Common Voice - a few insights

Publication date

Some time ago, we invited people to participate in the Mozilla Foundation's Common Voice project.


In the meantime, a small competition for the most contributions has started in our company. I myself currently have 655 donations and 623 confirmations. But that's just enough for 2nd place.

The Mozilla community has published a draft for the future dashboard. I am already looking forward to it :)


During my confirmations, however, I noticed that there is hardly any diversity of voices. The majority is white, male and High German. Few Saxons, hardly any women's voices, no voice fractions, no Franks or Bavarians. It may seem that way only to me. But I suspect that this is not the case.

And although the inhibition threshold is as low as playing Candy Crush, we don't seem to be able to reach diversity. Maybe it has something to do with our filter bubbles and the world out there needs to hear about Common Voice through other channels. So go ahead. Share this opportunity through all channels.

Fortunately, in addition to the gut feeling, there are already English-language data sets available for download. So quickly download 12.5 GB of data and evaluate the metadata.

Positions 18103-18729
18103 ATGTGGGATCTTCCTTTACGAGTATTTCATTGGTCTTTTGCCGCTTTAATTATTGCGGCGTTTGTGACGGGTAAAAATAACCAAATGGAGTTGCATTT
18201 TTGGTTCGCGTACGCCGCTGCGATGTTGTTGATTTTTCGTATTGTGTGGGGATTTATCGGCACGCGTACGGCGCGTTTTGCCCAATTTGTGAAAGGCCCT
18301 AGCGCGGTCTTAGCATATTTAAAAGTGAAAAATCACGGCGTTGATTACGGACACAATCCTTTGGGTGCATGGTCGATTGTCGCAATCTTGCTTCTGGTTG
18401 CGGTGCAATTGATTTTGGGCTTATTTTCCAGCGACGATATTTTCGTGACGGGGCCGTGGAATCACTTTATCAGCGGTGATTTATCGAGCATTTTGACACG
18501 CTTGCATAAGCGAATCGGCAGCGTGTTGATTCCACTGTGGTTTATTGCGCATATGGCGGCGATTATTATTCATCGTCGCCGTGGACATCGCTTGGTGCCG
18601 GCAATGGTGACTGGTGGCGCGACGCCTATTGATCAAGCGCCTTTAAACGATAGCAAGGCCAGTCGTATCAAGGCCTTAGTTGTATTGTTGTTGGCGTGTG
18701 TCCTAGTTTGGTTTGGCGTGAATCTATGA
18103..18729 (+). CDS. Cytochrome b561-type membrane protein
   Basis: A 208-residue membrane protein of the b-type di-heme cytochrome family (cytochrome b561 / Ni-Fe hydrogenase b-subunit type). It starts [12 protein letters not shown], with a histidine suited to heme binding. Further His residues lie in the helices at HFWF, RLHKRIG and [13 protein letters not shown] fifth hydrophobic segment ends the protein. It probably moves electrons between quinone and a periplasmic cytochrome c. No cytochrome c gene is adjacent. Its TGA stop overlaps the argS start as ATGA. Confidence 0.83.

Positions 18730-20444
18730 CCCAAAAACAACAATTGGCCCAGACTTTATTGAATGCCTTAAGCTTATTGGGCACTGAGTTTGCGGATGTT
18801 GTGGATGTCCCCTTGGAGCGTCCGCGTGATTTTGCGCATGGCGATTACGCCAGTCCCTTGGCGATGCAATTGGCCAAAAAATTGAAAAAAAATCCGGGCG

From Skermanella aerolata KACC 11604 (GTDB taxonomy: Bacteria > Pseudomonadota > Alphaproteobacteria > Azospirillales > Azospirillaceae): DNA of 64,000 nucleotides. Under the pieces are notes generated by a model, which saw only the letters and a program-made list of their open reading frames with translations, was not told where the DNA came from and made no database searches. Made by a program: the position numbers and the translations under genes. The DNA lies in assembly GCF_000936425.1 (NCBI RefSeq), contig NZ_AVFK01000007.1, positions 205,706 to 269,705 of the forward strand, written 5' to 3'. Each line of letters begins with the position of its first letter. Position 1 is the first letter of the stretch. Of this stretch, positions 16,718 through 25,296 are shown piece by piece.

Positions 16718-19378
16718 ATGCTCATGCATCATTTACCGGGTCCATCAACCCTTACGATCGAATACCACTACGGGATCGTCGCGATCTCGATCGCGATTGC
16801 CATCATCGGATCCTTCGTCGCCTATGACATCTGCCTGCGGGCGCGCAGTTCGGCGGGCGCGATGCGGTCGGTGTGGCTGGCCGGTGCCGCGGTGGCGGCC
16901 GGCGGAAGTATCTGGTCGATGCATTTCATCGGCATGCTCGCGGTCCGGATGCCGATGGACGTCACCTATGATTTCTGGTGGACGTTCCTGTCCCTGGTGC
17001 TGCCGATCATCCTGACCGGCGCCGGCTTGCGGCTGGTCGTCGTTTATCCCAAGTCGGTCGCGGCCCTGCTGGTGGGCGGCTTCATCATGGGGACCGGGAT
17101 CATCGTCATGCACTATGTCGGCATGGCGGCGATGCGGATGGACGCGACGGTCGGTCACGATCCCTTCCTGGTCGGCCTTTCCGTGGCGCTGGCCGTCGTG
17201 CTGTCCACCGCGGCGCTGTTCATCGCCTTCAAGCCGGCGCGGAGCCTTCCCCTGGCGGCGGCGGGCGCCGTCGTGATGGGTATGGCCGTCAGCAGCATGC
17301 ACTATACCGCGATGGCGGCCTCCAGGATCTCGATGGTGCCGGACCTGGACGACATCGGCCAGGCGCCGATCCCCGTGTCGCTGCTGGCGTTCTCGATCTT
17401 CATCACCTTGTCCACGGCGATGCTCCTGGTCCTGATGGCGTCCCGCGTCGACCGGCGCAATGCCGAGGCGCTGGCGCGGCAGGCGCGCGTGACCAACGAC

Evaluate metadata

Of the donors in the approximately 380,000 English-speaking samples, 60.75 per cent did not give any information about their gender. As women, 9.23 percent, as men 29.69 and as others 0.33 assigned themselves to the question of gender.

I feel that this does not coincide with my contributions when confirming sentences of the German language samples.

I then subtracted the number of no entries from the total number and recalculated the distribution.

In total, just under 150,000 samples with a distribution as follows:

Women: 23.51
Men: 75.64
Other: 0.85

UNBELIEVABLE. There's something going on. So also for German language samples. Please.


As further metadata, the age range is queried as a decade. Over 89 years does not seem to be relevant for Mozilla. I have summarised more crudely for striking statements. Placatively, I could argue the thesis: Younger men find out about Common Voice and tell their mothers.

Until the end of 20 = 28%
Until end 40 = 37%
Until the end of 80 = 35

Until the end of 20 = 41%
Until end 40 = 41%
Until end 80 = 16%

Until end 20 = 77%
Until end 40 = 16%
Until end 80 = 6%

Provided the donors created a profile, they could still assign themselves to a dialect.


Again, the largest group of samples was blank. 66.02% were affected. The remainder was dominated by US (15.74%), England (7.88%), India (2.99%) and Australia (2.16%). Adjusted and gendered, I was surprised by the high Indian female share (16.26%) compared to the 6.59% for Indian males.

US = 40.84%
England = 21.93%
India = 16.26%

US = 47.28%
England = 24.18%
India = 6.59%

US = 54.92%
England = 21.00%
Ireland = 10.42%

Unfortunately, these numbers say nothing about absolute speakers. It could be the one female 80-year-old who provided all the samples. Or it could be her many friends who together ... Hopefully the Mozilla Foundation dashboard will provide us with more. And hopefully also real data on the German speakers.

I used one of my favourite tools to analyse the data. Thank you OpenRefine.